I made another effort to get the council to consider reinstating some sort of transport provision for under-65s who cannot walk, drive, or use the buses - even if only for medical appointments - but again, while I was listened to and agreed with and notes were made by the councillor I spoke to, nothing has been put in place.
Despite this, it was a wonderful summer and Steve and I enjoyed many lazy weekends, often involving a cream tea in some local beauty spot. If it wasn't for the his'n'hers G1s you'd be forgiven for thinking we'd fallen into the 1950s. My friend Carie won several prizes at her Village Show, but my own culinary skills remain somewhat lacking.
In September my employment status started to become a bit shaky. My line manager B, who had been responsible for moving me to a more admin-centric role, left the company and suddenly I found myself being assigned much more physically demanding tasks by his replacement. I asked for a clarification of my job role and, if I was expected to do different tasks to the ones I was doing at the beginning of my employment, a new Access to Work assessment.
Meanwhile, I started on a second job for a friend of mine, a couple of hours here and there, working from home to top up my income a bit and improve my CV as well as help her out. Steve also went back to work after his "summer break".
October was when things fell apart. My PA informed me that by the end of the year she would no longer be able to work for me, and I got the forms through for my DLA renewal - all 40 pages of it. While attempting to get help with the forms, I got stuck on an outdoor lift which isn't a fun thing to do in October, and I really started feeling like I was drowning not waving...
And then to round the month off, my managers responded to my request for job role clarification and a new Access to Work assessment by telling me that if I couldn't do all the new tasks that I was expected to do, then I would have to start looking for alternative employment. I decided to quit and make it my decision rather than theirs.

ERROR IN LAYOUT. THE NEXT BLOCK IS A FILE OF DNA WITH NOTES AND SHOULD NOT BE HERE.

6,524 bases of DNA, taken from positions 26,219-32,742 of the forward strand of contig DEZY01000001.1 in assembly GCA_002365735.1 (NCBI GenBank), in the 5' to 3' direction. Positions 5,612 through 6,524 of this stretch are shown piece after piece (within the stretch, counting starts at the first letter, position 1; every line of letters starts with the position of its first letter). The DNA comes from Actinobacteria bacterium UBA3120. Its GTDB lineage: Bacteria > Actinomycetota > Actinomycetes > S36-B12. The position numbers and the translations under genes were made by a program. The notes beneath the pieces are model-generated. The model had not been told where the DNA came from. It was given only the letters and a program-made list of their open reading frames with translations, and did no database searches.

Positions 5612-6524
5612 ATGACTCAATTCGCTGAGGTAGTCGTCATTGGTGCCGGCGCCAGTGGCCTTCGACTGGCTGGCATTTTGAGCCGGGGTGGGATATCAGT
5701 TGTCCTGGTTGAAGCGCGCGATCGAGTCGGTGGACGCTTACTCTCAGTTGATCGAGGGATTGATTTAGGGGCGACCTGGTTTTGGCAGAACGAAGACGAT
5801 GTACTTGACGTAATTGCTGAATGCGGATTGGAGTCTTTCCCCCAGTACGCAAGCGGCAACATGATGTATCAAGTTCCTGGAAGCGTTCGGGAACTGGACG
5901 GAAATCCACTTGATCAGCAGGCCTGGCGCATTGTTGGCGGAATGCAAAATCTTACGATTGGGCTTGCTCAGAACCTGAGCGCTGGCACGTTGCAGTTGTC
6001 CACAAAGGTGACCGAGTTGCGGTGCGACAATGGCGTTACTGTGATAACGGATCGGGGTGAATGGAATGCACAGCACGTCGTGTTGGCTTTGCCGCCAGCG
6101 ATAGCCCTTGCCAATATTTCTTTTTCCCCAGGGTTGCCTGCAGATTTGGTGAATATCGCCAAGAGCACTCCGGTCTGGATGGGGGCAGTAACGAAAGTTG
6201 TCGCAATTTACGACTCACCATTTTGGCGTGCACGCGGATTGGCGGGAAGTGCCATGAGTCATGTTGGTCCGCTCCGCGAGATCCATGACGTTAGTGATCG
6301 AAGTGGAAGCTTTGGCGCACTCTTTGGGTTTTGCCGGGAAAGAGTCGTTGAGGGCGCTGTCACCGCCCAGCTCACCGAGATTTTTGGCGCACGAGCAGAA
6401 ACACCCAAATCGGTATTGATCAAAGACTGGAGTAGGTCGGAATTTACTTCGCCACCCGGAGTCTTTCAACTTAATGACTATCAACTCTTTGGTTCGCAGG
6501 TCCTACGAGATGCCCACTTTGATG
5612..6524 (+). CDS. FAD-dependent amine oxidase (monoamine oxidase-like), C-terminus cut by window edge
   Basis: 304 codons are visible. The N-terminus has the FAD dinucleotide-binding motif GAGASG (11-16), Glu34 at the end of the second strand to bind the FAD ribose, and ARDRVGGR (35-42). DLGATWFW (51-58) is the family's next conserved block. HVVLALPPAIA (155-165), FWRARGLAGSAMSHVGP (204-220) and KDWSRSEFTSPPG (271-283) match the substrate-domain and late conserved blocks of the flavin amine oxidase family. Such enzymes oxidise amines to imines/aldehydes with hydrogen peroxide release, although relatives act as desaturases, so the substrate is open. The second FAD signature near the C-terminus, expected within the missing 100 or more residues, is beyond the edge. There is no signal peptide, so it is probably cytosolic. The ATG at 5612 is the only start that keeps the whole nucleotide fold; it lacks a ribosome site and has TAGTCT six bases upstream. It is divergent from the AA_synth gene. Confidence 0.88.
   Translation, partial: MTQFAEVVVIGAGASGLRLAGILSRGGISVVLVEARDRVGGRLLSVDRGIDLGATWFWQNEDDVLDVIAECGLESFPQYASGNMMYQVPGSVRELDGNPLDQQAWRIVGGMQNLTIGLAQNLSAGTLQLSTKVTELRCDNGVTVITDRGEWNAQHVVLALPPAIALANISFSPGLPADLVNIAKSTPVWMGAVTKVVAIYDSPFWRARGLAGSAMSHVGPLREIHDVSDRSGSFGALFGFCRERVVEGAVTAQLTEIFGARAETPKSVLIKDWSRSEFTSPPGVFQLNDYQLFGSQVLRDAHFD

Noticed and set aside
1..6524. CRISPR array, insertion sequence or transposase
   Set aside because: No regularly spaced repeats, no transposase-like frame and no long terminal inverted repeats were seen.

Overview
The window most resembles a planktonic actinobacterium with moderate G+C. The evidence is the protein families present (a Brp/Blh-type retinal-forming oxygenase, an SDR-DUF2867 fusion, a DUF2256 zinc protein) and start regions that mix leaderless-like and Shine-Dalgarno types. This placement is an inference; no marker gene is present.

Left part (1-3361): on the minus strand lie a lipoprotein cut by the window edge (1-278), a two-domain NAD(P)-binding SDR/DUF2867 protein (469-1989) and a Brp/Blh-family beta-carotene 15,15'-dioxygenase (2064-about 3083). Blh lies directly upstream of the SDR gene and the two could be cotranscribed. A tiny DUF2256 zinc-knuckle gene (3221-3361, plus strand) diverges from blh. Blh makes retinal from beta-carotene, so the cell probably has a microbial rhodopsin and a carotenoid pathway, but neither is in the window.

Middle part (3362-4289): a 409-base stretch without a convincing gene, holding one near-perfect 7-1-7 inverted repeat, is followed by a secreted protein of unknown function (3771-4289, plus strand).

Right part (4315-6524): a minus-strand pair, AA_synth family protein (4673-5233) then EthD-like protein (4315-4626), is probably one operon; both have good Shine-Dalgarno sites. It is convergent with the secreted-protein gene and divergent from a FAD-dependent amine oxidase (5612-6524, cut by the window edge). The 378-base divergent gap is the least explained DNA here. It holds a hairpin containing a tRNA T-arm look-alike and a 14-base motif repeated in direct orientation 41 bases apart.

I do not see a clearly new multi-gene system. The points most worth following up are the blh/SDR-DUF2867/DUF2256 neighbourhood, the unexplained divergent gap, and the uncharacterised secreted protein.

Somehow I kept on top of things and managed to work my notice, complete my DLA form, and prepare my employer paperwork for my PA's departure. Once I was no longer at work things got a lot easier and I started seriously looking into setting up my own business. I ran into a lot of barriers because of the disability thing - not being able to "pop over" to Coventry for a day's informal workshop every so often meant that I was left to my own interpretation of online materials. There are a lot of helpful PDFs out there, especially on the HMRC website, to help someone trying to set up their own business. Unfortunately there's no way of telling which ones are the useful, relevant ones, and which ones don't apply to you... the worst day of this saw my phoning my mother's house and opening a conversation with "talk to me about something that isn't tax!!!!!"
My PA was off sick a lot and I found myself gradually going potty from being stuck indoors on my own all day. While waiting for a referral to a specialist "disability" business advisor (which wasn't all I'd hoped) I set to preparing all the Christmas details, which paid dividends as Steve and I were both struck down with Lurgy in the middle of the month and we never would have managed it as a last-minute job.
Christmas was lovely, with lots of gifts and food and relaxation and monkeys. However the Lurgy seems to have reasserted itself, so unless both Steve and myself have a dramatic improvement in the next few hours, our New Years celebrations are likely to consist of little more than being woken up by midnight fireworks and having a celebratory nose-blow.
Happy New Year to all my readers, and especially to all those who have left comments - you've made a real difference to my life.